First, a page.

It’s a long way to the idyllic Hebridean beach of Huisinis, but blessed are those who get there, finds Donald Walker
There are parts of Scotland where the beauty of the landscape is defined by its remoteness. Some fall in love with the distant location, and the precious time and space it offers, while others consider the journey to get there to be so arduous that they don’t even set off.
Getting to the idyllic Hebridean beach of Huisinis on the Isle of Harris is certainly an adventure. Upon disembarking at the port of Tarbert, the turn off to Huisinis takes the lucky ones on a dramatic 13-mile drive across North Harris that passes the towering chimney of a disused whaling station, an incredible all-weather tennis court cut out of the rock, an eagle observatory, and then right through the grounds of a castle where salmon fishermen have only to walk a few yards to cast a fly on an inviting pool, while stags roam the land, and grouse and snipe take flight from the moor. And if the gods are on your side, there might be the sighting of an otter or a glimpse of distant St Kilda out in the Atlantic.
If you have not heard of Huisinis or seen its beautiful west coast beach, its splendour might not be a well-kept secret for much longer. VisitScotland’s latest brochure features this North Harris gem on its front cover along with the words: ‘The beach at Huisinis, Harris, Outer Hebrides. Out of this world.’ Truly, it is indeed that. And blessed are those who find it.
If you have never seen the beaches on Harris, you will barely believe that this is Scotland, with white sands and aquamarine water. Scarista, Luskentyre and Horgabost on the ever-more fashionable South Harris tend to get the most publicity. The good people of the North Harris Trust are encouraging visitors to explore more of the island, and Huisinis is certainly helping to put this destination on more and more people’s maps.
Glorig Croft House at Bedersaig sits just up the hill from the beach, a superb four-bedroom holiday home for families, couples or individuals who want to get away from it all, far from the beaten track. Traditional furnishings and features such as a peat fire are combined with modern expectations such as a flatscreen TV with Sky (we turned it on just once in a week), a conservatory soaks up the sun, a stream runs through the garden complete with a bridge which kept the kids occupied for hours on end, and the views are a dream – in fact, try to imagine being woken in the small hours by a full harvest moon shimmering on the sea, and bathing the bedroom in light.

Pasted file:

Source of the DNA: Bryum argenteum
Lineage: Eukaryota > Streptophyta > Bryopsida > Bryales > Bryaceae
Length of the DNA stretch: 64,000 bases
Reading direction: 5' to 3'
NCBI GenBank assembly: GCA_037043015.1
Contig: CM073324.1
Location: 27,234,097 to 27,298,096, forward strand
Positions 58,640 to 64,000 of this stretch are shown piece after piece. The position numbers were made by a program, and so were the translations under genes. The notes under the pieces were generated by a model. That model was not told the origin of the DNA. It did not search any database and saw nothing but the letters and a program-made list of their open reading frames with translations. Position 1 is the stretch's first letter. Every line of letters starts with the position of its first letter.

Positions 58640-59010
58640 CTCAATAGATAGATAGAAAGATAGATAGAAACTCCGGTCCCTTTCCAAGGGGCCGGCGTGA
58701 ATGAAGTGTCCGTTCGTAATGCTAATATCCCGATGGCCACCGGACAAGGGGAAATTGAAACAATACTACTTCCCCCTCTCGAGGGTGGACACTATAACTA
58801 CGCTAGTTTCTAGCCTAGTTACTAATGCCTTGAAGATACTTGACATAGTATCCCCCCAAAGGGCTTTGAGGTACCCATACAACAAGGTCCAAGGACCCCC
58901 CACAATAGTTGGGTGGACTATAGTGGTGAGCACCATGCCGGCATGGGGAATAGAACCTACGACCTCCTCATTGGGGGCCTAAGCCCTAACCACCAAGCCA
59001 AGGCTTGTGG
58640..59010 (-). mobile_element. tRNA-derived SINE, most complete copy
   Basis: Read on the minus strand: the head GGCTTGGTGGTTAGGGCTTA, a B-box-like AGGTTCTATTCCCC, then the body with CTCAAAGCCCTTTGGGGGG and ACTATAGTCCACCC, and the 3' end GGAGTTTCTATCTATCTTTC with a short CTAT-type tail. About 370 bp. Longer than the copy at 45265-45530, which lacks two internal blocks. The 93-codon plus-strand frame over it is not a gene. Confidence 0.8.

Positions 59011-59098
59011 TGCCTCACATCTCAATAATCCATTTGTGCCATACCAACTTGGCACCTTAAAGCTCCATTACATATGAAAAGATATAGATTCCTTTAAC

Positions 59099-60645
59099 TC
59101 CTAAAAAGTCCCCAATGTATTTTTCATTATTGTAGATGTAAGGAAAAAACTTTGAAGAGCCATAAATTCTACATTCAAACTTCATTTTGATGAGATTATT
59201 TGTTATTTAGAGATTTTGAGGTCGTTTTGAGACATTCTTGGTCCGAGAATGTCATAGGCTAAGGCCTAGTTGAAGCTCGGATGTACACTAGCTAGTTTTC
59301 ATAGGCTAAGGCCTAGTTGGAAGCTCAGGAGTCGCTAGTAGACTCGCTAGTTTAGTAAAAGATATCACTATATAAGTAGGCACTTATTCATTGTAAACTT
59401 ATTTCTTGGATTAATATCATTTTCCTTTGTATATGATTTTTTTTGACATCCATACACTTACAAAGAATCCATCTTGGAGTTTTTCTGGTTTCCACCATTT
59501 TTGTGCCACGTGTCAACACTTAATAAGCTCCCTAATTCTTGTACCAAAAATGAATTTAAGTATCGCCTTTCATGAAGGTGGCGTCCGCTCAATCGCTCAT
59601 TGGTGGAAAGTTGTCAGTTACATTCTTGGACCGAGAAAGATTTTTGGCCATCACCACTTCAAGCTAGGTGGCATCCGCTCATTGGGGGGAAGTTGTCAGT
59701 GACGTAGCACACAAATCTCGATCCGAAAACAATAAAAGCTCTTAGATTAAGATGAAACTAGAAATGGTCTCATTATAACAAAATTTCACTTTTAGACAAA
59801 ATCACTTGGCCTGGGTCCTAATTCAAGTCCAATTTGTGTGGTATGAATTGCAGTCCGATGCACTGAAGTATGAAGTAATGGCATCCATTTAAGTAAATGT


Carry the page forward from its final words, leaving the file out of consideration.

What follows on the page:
And it is the stunning views which provided an unexpected surprise during our visit. Determined to set eyes on St Kilda, we climbed the hill at the rear of Glorig on a typically cloudless day. Within ten minutes, having reached a modest elevation, a glance to the west brought the main island of Hirta into view with the naked eye, and then the considerable effort to persuade two small boys to press on to the top of the hill was richly rewarded with a clear view of the entire archipelago for dad and a packet of Skittles each for the boys. Imagine our surprise, upon returning to the house, to find that closer inspection of the horizon from the kitchen window would have identified the soaring cliffs of Hirta. Ach well, we had all needed the exercise. And Skittles had never tasted better.
Remarkably, our Easter break saw barely a spot of rain fall, and trips out and about included games on hidden beaches with the kids running around in swimwear, and a tennis match on the aforementioned court where dad’s false expectation that the holiday weather might be wild saw him improvise his wardrobe with a rugby shirt, swimming trunks and ski socks as his ‘whites’, topped off with a liberal application of sun block. This was late March, and each day the newspapers reported sleet and freezing winds back home on the east coast of Scotland. Welcome to the microclimate of the Western Isles.
As a regular visitor to the Outer Hebrides, friends often ask if there is enough to do there. The answer is that there are usually not enough hours in the day. After a week at Bedersaig, we found that we had barely done half of what we had planned. In some respects, you make your own entertainment, and if it rains there are games and books galore, but the possibilities that range between sheer relaxation at Glorig and an action-packed activity holiday in the wild – anyone for gorge scrambling or sea kayaking? – are plentiful. Our decision to return next year could not have been easier to make.
• Glorig Croft House at Bedersaig on the Isle of Harris is available all year at rates from £600 per week. For full details, tel: 07715 311919, visit www.harris-holiday.co.uk or email firstname.lastname@example.org